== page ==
My Sounds of Englishes class is taking over my life. This morning I heard my daughter say “cotton”, and I had to make a recording of her and everyone else in the room. She pronounces the second syllable with a vowel, and it sounds something like “in”. You can hear (and see in Praat) the second syllable in isolation in the video. The video also has me and another person pronouncing it with a syllabic nasal as it is pronounced in most North American varieties (I think!), and my daughter’s younger brother doing it with a vowel, and also with a [t] between the vowels, rather than a glottal stop (all of the others have glottal stop rather than [t] as is again probably the way it is said by most adult North Americans).
My daughter’s pronunciation of this type of word appears to be a feature of at least some varieties of Western Massachusetts English. I first heard about it maybe 10 years ago when a student in Sounds of Englishes pointed it out. More recently, I was at a dinner with non-linguist friends and they mentioned that one of their kids pronounces “kitten” in this Western Mass way (they are from elsewhere originally), and the other does not. Coincidentally, a couple days after that, I came across Joey Stanley’s excellent blog post on Utah English, in which this is a well known, and somewhat stigmatized, pronunciation. As far as I know, there is no stigma attached to the Western Mass vowel+nasal pronunciation.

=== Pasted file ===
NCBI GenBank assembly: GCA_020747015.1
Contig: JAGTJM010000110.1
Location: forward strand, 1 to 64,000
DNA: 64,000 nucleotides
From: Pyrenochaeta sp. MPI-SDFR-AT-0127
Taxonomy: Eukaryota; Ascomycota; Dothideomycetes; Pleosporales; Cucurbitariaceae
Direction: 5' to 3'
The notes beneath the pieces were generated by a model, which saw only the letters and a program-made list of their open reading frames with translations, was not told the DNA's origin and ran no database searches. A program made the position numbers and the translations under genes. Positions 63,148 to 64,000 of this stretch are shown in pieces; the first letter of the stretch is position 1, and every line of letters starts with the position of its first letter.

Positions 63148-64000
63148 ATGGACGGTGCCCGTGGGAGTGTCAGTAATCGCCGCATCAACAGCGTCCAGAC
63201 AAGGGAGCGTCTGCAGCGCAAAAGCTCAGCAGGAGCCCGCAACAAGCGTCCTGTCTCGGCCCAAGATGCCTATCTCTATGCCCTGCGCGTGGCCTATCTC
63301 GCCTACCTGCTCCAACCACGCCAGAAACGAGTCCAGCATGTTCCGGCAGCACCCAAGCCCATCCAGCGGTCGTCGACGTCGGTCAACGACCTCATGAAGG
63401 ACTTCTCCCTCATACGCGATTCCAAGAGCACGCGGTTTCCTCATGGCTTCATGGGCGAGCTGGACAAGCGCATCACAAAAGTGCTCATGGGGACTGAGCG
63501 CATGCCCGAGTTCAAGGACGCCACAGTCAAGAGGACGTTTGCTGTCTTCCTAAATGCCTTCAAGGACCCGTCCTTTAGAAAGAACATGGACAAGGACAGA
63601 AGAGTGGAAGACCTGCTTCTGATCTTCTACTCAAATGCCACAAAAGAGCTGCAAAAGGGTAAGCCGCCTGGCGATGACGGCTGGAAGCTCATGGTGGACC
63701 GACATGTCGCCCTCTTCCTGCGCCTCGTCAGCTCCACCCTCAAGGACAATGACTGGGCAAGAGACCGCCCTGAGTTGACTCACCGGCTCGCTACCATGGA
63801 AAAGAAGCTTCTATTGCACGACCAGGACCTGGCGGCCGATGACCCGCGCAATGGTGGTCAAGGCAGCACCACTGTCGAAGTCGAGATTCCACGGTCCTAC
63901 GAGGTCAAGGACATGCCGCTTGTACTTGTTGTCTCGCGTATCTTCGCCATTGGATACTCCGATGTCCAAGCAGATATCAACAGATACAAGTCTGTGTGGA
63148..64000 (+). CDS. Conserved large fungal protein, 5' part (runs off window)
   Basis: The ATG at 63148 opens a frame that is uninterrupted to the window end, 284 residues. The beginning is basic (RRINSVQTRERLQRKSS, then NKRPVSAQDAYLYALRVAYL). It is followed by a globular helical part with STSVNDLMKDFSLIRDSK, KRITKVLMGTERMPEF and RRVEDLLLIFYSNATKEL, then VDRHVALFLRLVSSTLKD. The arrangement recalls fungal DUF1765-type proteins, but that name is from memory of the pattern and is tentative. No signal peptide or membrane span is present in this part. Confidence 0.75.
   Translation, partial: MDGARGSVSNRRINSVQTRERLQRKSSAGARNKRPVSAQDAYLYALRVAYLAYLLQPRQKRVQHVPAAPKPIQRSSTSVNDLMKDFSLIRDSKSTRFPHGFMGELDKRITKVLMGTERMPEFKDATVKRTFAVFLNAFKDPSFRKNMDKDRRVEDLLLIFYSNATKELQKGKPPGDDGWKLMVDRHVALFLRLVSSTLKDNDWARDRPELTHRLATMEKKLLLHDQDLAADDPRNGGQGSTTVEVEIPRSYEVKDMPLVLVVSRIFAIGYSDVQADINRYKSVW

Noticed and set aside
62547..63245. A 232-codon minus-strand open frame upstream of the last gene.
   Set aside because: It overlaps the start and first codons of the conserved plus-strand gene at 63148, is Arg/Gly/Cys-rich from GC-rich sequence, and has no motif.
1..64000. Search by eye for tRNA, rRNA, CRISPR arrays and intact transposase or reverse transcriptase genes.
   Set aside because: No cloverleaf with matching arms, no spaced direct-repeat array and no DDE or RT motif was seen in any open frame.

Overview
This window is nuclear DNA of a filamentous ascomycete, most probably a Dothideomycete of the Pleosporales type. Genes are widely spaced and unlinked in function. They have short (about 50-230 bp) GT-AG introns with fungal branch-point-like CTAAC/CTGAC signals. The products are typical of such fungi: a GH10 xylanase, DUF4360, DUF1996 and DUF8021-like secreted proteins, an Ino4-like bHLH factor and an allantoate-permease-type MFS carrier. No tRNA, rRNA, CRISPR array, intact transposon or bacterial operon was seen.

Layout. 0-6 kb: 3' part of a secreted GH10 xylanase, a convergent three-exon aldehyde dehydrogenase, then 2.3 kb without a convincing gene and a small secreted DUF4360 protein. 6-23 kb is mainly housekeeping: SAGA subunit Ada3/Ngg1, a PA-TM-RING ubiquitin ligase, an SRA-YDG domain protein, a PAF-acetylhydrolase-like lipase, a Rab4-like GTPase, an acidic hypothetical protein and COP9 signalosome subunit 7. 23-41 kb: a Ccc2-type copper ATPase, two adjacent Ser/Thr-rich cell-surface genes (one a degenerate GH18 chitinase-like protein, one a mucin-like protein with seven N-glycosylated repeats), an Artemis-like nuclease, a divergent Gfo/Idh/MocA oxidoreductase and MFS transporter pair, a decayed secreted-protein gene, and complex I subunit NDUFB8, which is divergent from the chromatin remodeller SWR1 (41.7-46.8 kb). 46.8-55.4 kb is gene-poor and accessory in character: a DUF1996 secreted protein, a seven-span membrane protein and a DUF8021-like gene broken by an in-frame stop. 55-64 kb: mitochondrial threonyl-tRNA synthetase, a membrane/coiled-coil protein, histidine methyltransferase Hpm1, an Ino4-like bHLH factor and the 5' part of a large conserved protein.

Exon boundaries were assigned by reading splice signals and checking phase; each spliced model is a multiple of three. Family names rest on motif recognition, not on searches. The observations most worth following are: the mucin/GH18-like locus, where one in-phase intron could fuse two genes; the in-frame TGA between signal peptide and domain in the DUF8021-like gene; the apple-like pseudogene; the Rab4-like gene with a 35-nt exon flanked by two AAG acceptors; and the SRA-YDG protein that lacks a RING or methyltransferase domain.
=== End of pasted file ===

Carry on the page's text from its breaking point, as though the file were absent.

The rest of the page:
Update Nov. 6, 2022: A 2021 paper by Eddington and Brown looks at production of vowel+nasal second syllables in words of this type in four states, and also at how these productions are perceived in terms of speaker characteristics (e.g. education, place of residence). It’s seeming increasingly like it’s everywhere, but that people think it’s a mark of their own region’s dialect.
Update Dec. 13: It seems my daughter has this vowel in other unstressed syllables too. In terms of phonetic transcription, she seems to vary between [ə] and [ɨ] in the second syllable of “salad”, but has consistent [ɨ] in “cotton”. On alternations between these vowels, see the “Rosa’s roses” paper (my daughter seems to have [ɨ] for the second syllable of both of “Rosa’s” and “roses”). Also, I just reread the first paragraph of this post and it’s a weird mix of trying to write for a general audience and for linguists. Oh well…